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The Empire Strikes Back

  1. Why Isn’t This Steampunk AT-AT Liquor Cabinet Already in My Posession?

    It's a shiny science fiction reference full of booze! Those are all of my favorite things!

    Oh my God. Would you look at this thing? This gorgeous piece of art that amazing woodworker Colin Johnson has produced. It's a steampunk-inspired liquor cabinet made to resemble the walking AT-ATs from The Empire Strike Back. It probably doesn't do any actual walking since it's mostly made from mahogany and brass trim, but that's for the best, really. God forbid your alcohol start to walk away from you while you're trying to get at it. That's a recipe for disaster.

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  2. Star Wars Fans Want to Build a Life-Sized, Fully Functional AT-AT

    This is about the worthiest technical endeavor we can imagine: A devoted group of Star Wars geeks, led by Oklahoman Mike Koehler, have launched a project called AT-AT for America. The goal: to build a "fully fuctional, full-scale model of an AT-AT Imperial Walker from The Empire Strikes Back." Speaking to news.com.au, Koehler elaborates:

    Why did you choose a symbol of the Empire's destructive capabilities to represent the US? The AT-AT is not so much a representation of the US as it is a monument to what geek culture and its know-how has done for people in the country and, as I am quickly learning, folks all over the world. The can-do and cooperative spirit that nerdy pop culture has inspired can't be overlooked in the past 30, 40, 50 years. I wanted to make something that was: A) Doable. Fast-than-light and force field technology made many options unrealistic. B) Big enough to be awe-inspiring. Many people have made R2 units and Back to the Future Deloreans. The AT-AT is 50-feet tall. [Geekosystem editor's note: According to Wookieepedia, it's actually more like 74 feet tall.] ... The original AT-ATs had some notable design flaws. How will you Ewok-proof it? No Ewoks will be allowed around the build sites. Sharpened logs will also be strictly prohibited. We are working towards some strong anti-log technology.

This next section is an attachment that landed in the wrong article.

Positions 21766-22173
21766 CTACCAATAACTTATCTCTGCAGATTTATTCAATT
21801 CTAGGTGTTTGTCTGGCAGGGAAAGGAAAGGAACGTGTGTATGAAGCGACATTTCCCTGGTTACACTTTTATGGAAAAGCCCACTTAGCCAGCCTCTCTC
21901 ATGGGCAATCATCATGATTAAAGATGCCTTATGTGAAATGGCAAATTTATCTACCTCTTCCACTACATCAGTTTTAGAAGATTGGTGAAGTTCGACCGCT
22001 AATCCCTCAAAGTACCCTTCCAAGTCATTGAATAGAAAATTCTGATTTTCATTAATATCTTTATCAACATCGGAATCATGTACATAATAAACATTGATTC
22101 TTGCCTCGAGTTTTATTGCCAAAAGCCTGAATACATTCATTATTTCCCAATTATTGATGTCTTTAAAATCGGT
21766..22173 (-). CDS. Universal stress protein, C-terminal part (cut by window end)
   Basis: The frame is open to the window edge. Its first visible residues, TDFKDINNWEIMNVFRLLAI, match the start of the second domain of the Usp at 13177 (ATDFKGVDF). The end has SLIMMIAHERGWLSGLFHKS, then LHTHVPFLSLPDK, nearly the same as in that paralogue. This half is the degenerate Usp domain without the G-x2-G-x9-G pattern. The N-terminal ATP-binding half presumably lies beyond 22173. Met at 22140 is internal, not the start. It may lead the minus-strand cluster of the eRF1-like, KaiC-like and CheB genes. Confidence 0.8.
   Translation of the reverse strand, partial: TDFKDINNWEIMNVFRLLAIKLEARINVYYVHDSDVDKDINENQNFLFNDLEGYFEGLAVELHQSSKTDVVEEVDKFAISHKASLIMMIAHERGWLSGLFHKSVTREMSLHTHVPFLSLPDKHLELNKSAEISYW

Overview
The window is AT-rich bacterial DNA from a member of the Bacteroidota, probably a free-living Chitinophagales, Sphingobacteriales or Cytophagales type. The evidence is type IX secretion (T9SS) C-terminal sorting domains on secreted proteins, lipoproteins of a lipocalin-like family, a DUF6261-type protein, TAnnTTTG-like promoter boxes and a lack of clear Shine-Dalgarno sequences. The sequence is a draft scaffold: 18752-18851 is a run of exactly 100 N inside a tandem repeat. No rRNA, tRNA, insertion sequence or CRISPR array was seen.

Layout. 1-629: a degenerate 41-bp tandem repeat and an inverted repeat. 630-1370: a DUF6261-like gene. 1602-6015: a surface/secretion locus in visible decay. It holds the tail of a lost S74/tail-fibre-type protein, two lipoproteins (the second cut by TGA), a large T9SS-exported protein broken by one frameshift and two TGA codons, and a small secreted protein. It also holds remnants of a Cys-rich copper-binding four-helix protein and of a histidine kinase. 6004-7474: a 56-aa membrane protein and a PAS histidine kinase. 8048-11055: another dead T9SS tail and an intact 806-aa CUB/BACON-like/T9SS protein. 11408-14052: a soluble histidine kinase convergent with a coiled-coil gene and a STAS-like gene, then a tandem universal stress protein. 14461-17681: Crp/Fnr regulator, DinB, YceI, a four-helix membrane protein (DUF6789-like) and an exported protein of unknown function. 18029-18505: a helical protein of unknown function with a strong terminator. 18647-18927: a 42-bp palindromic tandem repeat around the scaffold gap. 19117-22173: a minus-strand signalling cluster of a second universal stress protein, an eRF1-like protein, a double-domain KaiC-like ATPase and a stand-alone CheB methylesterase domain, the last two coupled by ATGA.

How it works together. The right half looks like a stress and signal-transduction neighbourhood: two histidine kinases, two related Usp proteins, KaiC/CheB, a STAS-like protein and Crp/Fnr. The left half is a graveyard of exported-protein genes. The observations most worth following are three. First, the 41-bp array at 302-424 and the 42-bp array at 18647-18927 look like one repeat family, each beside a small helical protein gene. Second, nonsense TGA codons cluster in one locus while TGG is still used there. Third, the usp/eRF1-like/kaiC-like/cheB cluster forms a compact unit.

Where to begin? Koehler admits that he doesn't quite know, and has neither great technical expertise nor funds to do this on his own. (Once he has some engineering talent on board, we'd recommend Kickstarter.) But he's got heart. And it's for America. Do you have a problem with America? (AT-AT for America via news.com.au)

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  3. Tracy Morgan Waxes Eloquent on Love in Star Wars… Between Luke and Han Solo

    Tracy Morgan tells it like it is. Love: and you thought it smelled bad on the outside. (via Blastr.)

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  4. Princess Leia Did Cocaine on the Set of The Empire Strikes Back

    Carrie Fisher, who played Princess Leia in the Star Wars trilogy, admitted today that she used cocaine on the set of The Empire Strikes Back. On Hoth, no less. Fisher told Australia newswire AAP:

    "We did cocaine on the set of Empire, in the ice planet," Fisher said in Sydney. "I didn't even like coke that much, it was just a case of getting on whatever train I needed to take to get high."
    Though that first "we" may spark theories among Star Wars fans, Fisher wouldn't say which of her co-stars used drugs with her.
    "It's always been my responsibility, if it was Hollywood then we'd all be dope addicts," she says, declining to divulge which of her Star Wars co-stars joined in with her high jinks.
    (AAP via Breitbart via Drudge Report)

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  5. Did Action Figures Save Han Solo from Death in Return of the Jedi?

    Estranged member of the original group that put Star Wars: A New Hope and The Empire Strikes Back together, producer Gary Kurtz has some strong but ultimately unsurprising words for The LA Times, regarding George Lucas and the creative motivations behind the later Star Wars movies.

    Instead of bittersweet and poignant [Lucas] wanted a euphoric ending with everybody happy. The original idea was that they would recover [the kidnapped] Han Solo in the early part of the story and that he would then die in the middle part of the film in a raid on an Imperial base. George then decided he didn’t want any of the principals killed. By that time there were really big toy sales and that was a reason.

    Well, we can't say that we don't prefer Han alive at the end of the trilogy, but gee, George Lucas makes bad writing decisions for the wrong reasons?

    We are shocked.

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